There is a general consensus that the safeguarding of livelihoods is tied to controlling the spread of a pandemic, that is until effective vaccines are produced. Vaccines are complex biological products used to prevent rather than treat diseases. Traditionally, vaccines are made of dead or weakened virus molecules, known as antigens that trigger defensive white blood cells in the immune system to create antibodies. These antibodies then bind to the virus and neutralise it.
Every vaccine production has its own unique challenges but it typically follows a similar series of process, from initial academic research to manufacturing and distribution to hospitals and doctor’s offices. It would certainly require clinical trials as well as approvals from a national or regional regulatory agency before they are allowed for public distribution.
When a large portion of the population has been vaccinated and is immune to a particular disease, even those susceptible are considered protected because the likelihood of an outbreak is reduced. This is known as a herd immunity. Chickenpox, measles, mumps, and polio are examples of diseases that have achieved herd immunity due to vaccines.
For COVID-19, scientists are divided about how much of a population must receive vaccinations to prevent new outbreaks, with estimates ranging from less than half to over 80 percent. Some experts believe that herd immunity for this coronavirus is unreachable, in part due to variable vaccination rates. Nonetheless, given the urgent need to return to normalcy, world economies are in a race to produce COVID- 19 vaccines.
Most COVID-19 vaccines approved for at least a limited use have been developed by firms and research groups in China, Russia, and the US. Among the first vaccines approved were the Messenger RNA (mRNA)-based vaccines by Pfizer-BioNTech and Moderna. Meanwhile, China has approved six of its candidates – most of which are being used by other countries. In contrast, Russia has approved three vaccines, of which one of these (Sputnik V) is being distributed globally, including in Austria, Hungry, Slovakia, and South Korea. Certain vaccines, such as those produced by the UK’s University of Oxford and British- Swedish company AstraZeneca, are cheaper and easier to store and transport than other vaccines.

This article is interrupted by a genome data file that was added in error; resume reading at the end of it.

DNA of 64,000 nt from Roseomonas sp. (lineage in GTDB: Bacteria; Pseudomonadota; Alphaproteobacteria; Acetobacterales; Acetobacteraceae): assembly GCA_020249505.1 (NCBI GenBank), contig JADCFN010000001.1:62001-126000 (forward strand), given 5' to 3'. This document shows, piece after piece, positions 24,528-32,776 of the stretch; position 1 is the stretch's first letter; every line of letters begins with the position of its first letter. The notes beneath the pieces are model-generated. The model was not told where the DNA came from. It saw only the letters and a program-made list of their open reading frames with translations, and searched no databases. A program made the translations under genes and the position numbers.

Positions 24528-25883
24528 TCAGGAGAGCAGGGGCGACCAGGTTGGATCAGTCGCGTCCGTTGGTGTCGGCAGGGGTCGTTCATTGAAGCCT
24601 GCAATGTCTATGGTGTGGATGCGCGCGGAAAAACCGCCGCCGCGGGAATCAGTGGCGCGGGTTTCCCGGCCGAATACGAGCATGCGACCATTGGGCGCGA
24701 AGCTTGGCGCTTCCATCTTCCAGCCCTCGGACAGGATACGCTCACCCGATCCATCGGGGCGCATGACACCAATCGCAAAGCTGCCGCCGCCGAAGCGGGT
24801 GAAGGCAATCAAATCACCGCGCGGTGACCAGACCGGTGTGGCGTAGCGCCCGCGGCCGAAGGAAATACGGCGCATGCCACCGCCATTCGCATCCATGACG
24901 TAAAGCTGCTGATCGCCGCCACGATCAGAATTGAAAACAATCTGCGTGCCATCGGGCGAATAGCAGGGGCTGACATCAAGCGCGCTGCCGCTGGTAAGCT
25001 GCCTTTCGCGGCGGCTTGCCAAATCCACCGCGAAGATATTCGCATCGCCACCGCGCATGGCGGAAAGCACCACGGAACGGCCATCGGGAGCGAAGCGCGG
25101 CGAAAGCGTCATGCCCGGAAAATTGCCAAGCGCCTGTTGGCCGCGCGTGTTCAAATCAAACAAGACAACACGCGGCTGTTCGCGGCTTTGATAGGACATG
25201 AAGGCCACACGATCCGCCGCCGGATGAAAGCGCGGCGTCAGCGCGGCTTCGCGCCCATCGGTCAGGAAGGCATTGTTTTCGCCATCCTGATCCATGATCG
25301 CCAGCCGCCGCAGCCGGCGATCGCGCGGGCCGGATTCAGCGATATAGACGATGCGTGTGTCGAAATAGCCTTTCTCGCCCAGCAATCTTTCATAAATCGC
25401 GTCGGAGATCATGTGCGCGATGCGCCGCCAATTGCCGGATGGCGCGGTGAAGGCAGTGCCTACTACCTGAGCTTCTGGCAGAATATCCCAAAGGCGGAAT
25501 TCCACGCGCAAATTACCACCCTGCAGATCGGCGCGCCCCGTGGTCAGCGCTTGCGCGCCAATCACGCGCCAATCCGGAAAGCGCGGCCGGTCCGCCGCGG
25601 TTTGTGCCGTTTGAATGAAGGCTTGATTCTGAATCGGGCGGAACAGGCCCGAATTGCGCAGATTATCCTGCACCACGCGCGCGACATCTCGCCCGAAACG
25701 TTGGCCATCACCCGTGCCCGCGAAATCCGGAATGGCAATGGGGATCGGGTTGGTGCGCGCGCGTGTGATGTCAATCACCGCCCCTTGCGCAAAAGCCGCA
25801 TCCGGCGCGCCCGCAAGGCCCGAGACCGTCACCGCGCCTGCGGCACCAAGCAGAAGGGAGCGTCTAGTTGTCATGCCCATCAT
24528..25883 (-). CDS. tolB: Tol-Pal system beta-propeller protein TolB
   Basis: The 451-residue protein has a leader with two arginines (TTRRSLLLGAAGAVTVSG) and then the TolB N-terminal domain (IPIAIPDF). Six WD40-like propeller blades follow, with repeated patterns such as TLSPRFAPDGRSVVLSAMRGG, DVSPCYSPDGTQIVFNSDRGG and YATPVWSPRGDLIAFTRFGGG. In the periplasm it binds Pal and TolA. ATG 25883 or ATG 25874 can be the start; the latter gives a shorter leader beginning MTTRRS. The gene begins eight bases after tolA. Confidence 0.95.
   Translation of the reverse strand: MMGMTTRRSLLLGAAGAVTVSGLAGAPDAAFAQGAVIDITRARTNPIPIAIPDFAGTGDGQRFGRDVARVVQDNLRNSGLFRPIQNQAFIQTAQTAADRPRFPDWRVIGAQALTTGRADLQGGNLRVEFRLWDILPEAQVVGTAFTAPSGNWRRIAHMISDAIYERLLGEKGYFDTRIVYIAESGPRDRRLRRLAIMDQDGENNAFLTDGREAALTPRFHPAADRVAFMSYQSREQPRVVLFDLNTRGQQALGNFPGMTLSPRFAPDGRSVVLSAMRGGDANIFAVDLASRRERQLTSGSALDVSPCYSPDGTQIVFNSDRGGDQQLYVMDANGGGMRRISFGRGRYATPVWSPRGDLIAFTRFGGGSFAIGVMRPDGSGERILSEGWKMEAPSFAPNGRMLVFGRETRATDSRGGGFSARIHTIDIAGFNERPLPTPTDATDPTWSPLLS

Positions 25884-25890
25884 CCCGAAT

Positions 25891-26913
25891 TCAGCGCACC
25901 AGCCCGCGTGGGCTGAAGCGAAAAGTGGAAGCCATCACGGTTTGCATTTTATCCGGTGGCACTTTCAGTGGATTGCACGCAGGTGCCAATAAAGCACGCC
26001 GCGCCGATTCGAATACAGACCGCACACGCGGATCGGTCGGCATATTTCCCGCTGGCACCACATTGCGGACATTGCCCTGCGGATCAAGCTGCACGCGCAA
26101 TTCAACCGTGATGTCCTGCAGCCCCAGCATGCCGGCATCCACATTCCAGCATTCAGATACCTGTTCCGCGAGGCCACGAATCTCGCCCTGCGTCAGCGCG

In the ASEAN region, many biopharmaceutical companies are acknowledging the growing opportunities in the vaccine production value chain. Currently, there are five vaccine-producing countries namely Indonesia, Thailand, Singapore, Vietnam and Myanmar. In Indonesia, Bio Farma has been working with Sinovac, as China has pledged to work with Indonesia early this year to produce COVID-19 vaccines. In Thailand, AstraZeneca is partnering with local Thai biopharmaceutical manufacturer, Siam Bioscience to roll out locally produced COVID-19 vaccine. In Singapore, BioNTech is planning to set up a regional centre and factory for its vaccines there.
In Malaysia, nine companies have been approved for a Manufacturing Licence and/or incentives to produce vaccines. Malaysian Vaccines and Pharmaceuticals (MVP) is actively producing vaccines, specifically for animals, while Pharmaniaga LifeScience and Solution Biologics are conducting the fill-and-finish of Sinovac and CanSino Bio’s COVID-19 vaccines respectively. Hence, there is still much room for vaccine manufacturing companies to fill up in various areas of the vaccine supply chain, particularly in local vaccine production and R&D.
Opportunities in Malaysia
With billions of vaccines required around the world, Malaysia is seeking to contribute to the vaccine production effort. The country’s competitive advantages in its well-established manufacturing sector provide valuable opportunities for investors. Interested stakeholders are encouraged to consider the following opportunities in Malaysia’s pharmaceutical industry.